There’s a Scientific Reason Why Pink and Red Candies Are So Irresistible
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Red and pink candies have long been customer favorites, and it turns out there's a scientific reason for this seemingly arbitrary preference.
With Valentine’s Day on the way, you may be looking to ditch the Valentine’s Day chocolate for a more festive pink-and-red Valentine’s Day gift—preferably one that’s edible. (Candy hearts with fun sayings, anyone?) If your favorite candy flavors come in either pink or red, you’re not alone. Turns out there’s a scientific reason why people can’t resist red and pink candy.
Marcia Mogelonsky, director of insight in food and drink for market research firm Mintel, found that nearly a third of confectionary products created in the United States have been red. And it’s not just a coincidence.
When Starbust released an all-pink bag of candy, Twitter went nuts. But it wasn’t the first time the company sold a group of strictly pink or red flavors. It had previously released a FaveReds collection that included strawberry, cherry, fruit punch, and watermelon.
Starburst isn’t the only brand capitalizing on consumers’ desire for pink and red sweets. Popsicle came out with a Red Classics box that featured only strawberry, cherry, and raspberry flavors. Mike and Ike had a Red Rageous version, and Life Savers made cherry the only flavor to come individually packaged. You can even get all-red Sour Cherry Peeps, Cherry Vines, Tic-Tacs, Hot Tamales, and Haribo gummy strawberries. Incidentally, all of these would be great last-minute Valentine’s Day gift ideas.
Here’s how it breaks down, according to Charles Spence, PhD, a University of Oxford psychologist who authored a paper on the topic in the journal Flavour: Color has a much more substantial effect on people than they realize. Decades of research shows that color factors into taste when it comes to food, and it can’t be ignored.
That’s especially true of red, which is reported to be indicative of sweetness. Green, on the other hand, tends to indicate sourness, as is the case in nature. Spence points to research that found adding red food coloring leads people to perceive food as 10 percent sweeter.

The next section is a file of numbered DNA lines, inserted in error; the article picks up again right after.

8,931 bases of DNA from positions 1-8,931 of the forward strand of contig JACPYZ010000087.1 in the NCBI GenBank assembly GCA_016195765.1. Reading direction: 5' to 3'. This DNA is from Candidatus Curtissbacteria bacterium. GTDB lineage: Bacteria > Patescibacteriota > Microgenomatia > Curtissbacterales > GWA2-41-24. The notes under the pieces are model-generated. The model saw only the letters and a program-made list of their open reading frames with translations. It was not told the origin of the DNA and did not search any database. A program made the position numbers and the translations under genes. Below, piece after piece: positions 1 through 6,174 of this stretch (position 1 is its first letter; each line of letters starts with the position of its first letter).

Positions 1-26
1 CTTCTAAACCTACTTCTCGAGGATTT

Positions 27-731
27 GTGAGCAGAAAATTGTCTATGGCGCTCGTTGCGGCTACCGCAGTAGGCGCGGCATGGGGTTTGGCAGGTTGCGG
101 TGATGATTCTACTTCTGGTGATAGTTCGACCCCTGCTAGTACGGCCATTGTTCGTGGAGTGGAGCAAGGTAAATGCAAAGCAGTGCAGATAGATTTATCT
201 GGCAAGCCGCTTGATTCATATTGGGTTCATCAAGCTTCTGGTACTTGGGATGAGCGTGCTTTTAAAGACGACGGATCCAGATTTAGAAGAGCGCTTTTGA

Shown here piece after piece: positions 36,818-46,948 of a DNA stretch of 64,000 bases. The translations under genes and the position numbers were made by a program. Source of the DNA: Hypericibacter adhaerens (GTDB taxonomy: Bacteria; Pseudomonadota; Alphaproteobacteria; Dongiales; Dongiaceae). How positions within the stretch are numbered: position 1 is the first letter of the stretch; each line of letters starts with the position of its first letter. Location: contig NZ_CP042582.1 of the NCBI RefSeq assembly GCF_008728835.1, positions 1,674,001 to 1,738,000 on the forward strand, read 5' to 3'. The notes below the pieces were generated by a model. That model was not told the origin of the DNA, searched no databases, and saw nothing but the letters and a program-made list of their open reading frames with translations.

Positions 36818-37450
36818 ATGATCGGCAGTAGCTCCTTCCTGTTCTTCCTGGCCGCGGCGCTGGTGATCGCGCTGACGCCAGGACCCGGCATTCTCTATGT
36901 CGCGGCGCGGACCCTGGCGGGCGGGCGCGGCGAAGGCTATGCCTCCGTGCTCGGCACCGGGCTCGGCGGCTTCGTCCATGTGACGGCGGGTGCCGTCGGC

Psychologist Marcia Pelchat, PhD, says cultural experiences also dictate our desire or disdain for certain colors. If an entire culture has established a certain color as the preferred one and the one associated with sweet, then that is the one that will stick.
Throughout history and especially in the Industrial Age, around 1820, the color red was used to make sweets more appealing to children. And, Spence adds, the preference can begin as early as infancy. Research confirms that infants will prefer a sweet taste versus a sour one and will prefer the color of the cup in which the sweet item resides. All of this may explain why so many Valentine’s Day gifts for kids include pink and red candy.
Unilever (the owner of Popsicle) saw the power of red when it came to creating an all-red product line. A representative credits the company’s success to scientific data as well as customer feedback. Customers were demanding an all-red line no matter the flavor.
In short, you can’t resist pink and red Starbursts because, according to science, those colors are associated with sweetness. And companies can’t resist those colors because they increase sales and fuel an even greater frenzy for red and pink foods.
Now that you know all about the appeal of red and pink candy, you can impress your sweetheart with this piece of Valentine’s Day trivia.
- Marcia Mogelonsky, director of insight in food and drink for market research firm Mintel
- Marcia Pelchat, PhD, psychologist and emeritus faculty at the Monell Center
- Flavour: “On the psychological impact of food colour”
- Slate: “Everyone Likes Red and Pink Candies Best”
- Safefood: “The history of food colour additives”
- Infant Behavior & Development: “Infants’ sensitivity to arbitrary pairings of color and taste”